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Northern Rock shares plunge on emergency loan from BoE


By Richard Fletcher and Richard Blackden
Last Updated: 4:54pm BST 14/09/2007

Shares in Northern Rock tumbled today after the lender was forced to issue a profits warnings and turn to the Bank of England for emergency financial support.

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    In a trading update this morning, the Newcastle-based lender confirmed it had arranged an emergency financial assistance from the Bank of England and that profits will be hit both this year and next.

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    Despite the insistence of the bank that there was no need to panic, its website is struggling to keep up

    Chief executive Adam Applegarth declined to give a figure on the loans it has arranged with the Bank of England but said: "It's clearly a substantial amount because we've been using mortgage paper as collateral." The under-fire boss also declined to say how much interest Northern Rock will have to pay.

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    However, the bank did admit that profits for the current financial year will now be around 500m-540m, down from the City's current forecast of 647m. The news sent the shares plunging and they ended the day down 31pc at 438p.

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    Analysts at Credit Suisse said: "The loan from the Bank of England is temporary. Fundamentally Northern Rock depends on debt investor confidence in its model, and without that, there is no model."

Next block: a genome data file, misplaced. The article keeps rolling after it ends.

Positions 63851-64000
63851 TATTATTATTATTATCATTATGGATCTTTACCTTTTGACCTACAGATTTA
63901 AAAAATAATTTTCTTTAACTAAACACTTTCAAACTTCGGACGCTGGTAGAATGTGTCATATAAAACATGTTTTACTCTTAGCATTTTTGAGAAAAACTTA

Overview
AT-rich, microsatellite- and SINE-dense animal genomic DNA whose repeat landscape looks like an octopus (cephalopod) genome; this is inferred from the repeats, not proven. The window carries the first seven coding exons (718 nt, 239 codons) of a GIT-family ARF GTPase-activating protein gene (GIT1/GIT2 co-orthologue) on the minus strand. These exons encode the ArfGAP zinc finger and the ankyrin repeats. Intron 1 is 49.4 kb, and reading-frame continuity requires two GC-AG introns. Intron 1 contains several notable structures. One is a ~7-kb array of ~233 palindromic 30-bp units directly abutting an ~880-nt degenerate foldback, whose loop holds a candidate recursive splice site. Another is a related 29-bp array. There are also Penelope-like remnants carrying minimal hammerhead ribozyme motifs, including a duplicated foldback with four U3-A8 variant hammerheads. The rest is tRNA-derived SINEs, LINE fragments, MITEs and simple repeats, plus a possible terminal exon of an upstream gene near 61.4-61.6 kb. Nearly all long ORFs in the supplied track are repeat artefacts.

Mr Applegarth, who has run the bank since 2001, added: "I can't see when the global liquidity freeze will end. It started on August 9 and banks basically stopped lending to each other."

    The court of the Bank of England is understood to have met last night to approve the unprecedented support.

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    Northern Rock is believed to be paying the Bank of England a penal rate of interest believed to be 6.75pc - a whole percentage point above base rate. "Customer deposits are safe," said a source to close to the Bank.

    Mr Applegarth is likely to face severe criticism for building a business based on short-term funding and could even come under pressure to quit the firm he has worked for since he left university.

    Unlike many other mortgage lenders Northern Rock relies on borrowing from other financial institutions, rather than using customer deposits. As the sub-prime mortgage crisis in America has spread contagion around the world the money markets which Northern Rock borrows from have seized up.

    Last month, Northern Rock admitted it was struggling to raise money in the markets and in June was forced to issue a profits warning. The lender is now the highest profile UK casualty of the so-called credit crunch reaping havoc across the world.

    Northern Rock share price graph

    Paul Kavanagh, a partner Killik & Co, said: "Northern Rock's model is unique, but this is nevertheless still a sign of the lack of liquidity in the lending market. The market is not going to like this - banks will lead the market lower."

    One City analyst, who wished to remain anonymous, said: "This is a potential disaster… it is already the most shorted stock in the FTSE. This will be a major blow for it."

    But despite the insistence of the bank that there was no need to panic the bank's website was struggling to cope as customers attempted to transfer funds.

    The crisis in the credit markets has caused several banks to raise their mortgage rates this week after the cost of their own funding soared due to the market crisis.

  • http://www.telegraph.co.uk/money/main.jhtml?xml=/money/2007/09/14/bcnnorth214.xml